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Caister-on-Sea Voti
Qualità su una buona giornata: 1.0
Coerenza del surf: 2.0
Livello di difficoltà: 1.0
Wind e kite surf: 2.0
Folle: 4.0

Overall: 2.8

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Surf Report Feed

Caister-on-Sea Swell Statistics, Febbraio: All Swell – Any Wind

This image shows the range of swells directed at Caister-on-Sea through an average February. It is based on 2440 NWW3 model predictions since 2007 (values every 3 hours). The wave model does not forecast wind and surf right at the shore so we have chosen the optimum grid node based on what we know about Caister-on-Sea. In this particular case the best grid node is 22 km away (14 miles).

The rose diagram illustrates the distribution of swell directions and swell sizes, while the graph at the bottom shows the same thing without direction information. Five colours show increasing wave sizes. The smallest swells, less than 0.5m (1.5 feet), high are coloured blue. These were forecast only 63% of the time. Green and yellow illustrate increasing swell sizes and red illustrates biggest swells greater than >3m (>10ft). In each graph, the area of any colour is proportional to how frequently that size swell occurs.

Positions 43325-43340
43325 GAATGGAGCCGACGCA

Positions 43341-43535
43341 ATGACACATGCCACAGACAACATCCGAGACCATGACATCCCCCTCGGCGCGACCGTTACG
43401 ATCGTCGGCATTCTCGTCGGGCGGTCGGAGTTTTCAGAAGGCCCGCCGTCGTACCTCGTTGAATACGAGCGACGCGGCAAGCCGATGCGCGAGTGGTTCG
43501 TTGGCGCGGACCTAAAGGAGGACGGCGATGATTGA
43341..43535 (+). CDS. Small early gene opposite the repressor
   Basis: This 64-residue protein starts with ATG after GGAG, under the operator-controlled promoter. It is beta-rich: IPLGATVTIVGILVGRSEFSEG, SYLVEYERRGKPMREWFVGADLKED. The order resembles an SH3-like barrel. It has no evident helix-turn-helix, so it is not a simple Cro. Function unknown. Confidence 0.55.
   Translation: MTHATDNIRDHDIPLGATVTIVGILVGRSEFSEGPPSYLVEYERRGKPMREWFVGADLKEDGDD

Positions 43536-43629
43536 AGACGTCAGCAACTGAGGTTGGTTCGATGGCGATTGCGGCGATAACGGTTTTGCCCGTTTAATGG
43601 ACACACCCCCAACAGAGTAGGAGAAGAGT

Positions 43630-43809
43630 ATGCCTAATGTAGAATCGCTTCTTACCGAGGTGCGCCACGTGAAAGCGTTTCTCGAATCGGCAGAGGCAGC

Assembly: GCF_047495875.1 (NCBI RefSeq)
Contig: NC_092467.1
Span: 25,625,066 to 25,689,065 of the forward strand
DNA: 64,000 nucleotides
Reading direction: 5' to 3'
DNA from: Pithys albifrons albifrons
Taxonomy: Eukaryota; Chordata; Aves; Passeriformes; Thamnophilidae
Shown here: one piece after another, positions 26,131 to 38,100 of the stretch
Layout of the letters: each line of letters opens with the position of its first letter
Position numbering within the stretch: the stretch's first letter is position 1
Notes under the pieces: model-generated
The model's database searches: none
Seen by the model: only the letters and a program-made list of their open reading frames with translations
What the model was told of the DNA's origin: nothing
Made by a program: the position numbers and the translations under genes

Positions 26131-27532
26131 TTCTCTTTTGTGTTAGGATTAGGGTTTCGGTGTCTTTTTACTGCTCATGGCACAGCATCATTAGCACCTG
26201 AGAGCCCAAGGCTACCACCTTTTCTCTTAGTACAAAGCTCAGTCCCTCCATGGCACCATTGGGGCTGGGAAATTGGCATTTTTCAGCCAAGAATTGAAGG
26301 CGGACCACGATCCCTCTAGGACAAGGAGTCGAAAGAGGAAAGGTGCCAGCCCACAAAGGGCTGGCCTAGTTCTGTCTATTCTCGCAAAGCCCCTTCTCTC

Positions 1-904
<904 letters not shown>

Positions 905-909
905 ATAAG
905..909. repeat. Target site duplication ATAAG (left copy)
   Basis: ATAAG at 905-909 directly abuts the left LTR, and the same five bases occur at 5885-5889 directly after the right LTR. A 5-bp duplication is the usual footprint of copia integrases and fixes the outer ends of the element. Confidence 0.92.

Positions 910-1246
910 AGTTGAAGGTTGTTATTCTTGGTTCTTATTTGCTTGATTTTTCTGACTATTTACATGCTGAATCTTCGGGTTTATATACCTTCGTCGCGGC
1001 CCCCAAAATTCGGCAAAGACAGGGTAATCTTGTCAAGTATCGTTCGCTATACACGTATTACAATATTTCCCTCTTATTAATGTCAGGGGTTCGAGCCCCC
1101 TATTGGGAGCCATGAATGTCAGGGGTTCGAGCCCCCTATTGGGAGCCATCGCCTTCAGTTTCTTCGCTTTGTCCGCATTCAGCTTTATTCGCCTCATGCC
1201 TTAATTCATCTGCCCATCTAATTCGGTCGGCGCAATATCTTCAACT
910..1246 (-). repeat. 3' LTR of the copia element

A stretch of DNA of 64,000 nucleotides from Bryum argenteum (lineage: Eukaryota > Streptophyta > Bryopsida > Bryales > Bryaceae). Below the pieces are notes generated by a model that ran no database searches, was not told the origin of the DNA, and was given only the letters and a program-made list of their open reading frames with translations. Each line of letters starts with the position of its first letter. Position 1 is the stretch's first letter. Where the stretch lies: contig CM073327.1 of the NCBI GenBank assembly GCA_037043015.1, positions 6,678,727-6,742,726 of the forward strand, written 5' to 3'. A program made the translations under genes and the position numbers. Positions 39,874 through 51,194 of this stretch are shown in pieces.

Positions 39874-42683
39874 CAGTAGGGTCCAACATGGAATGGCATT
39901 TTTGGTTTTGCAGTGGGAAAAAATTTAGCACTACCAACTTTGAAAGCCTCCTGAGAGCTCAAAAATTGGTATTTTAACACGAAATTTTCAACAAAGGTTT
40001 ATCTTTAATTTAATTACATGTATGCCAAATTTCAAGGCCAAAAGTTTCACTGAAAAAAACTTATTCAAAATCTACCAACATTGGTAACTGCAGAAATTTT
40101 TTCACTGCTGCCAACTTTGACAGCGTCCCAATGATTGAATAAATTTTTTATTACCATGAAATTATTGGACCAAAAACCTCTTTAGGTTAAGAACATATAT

The diagram suggests that the most common swell direction, shown by the longest spokes, was N, whereas the the prevailing wind blows from the SW. Because the wave model grid is out to sea, sometimes a strong offshore wind blows largest waves away from Caister-on-Sea and offshore. We lump these in with the no surf category of the bar chart. To avoid confusion we don't show these in the rose diagram. Because wind determines whether or not waves are surfable at Caister-on-Sea, you can load a different image that shows only the swells that were predicted to coincide with glassy or offshore wind conditions. In a typical February, swells large enough to cause good for surfing waves at Caister-on-Sea run for about 12% of the time.

IMPORTANT: Beta version feature! Swell heights are open water values from NWW3. There is no attempt to model near-shore effects. Coastal wave heights will generally be less, especially if the break does not have unobstructed exposure to the open ocean.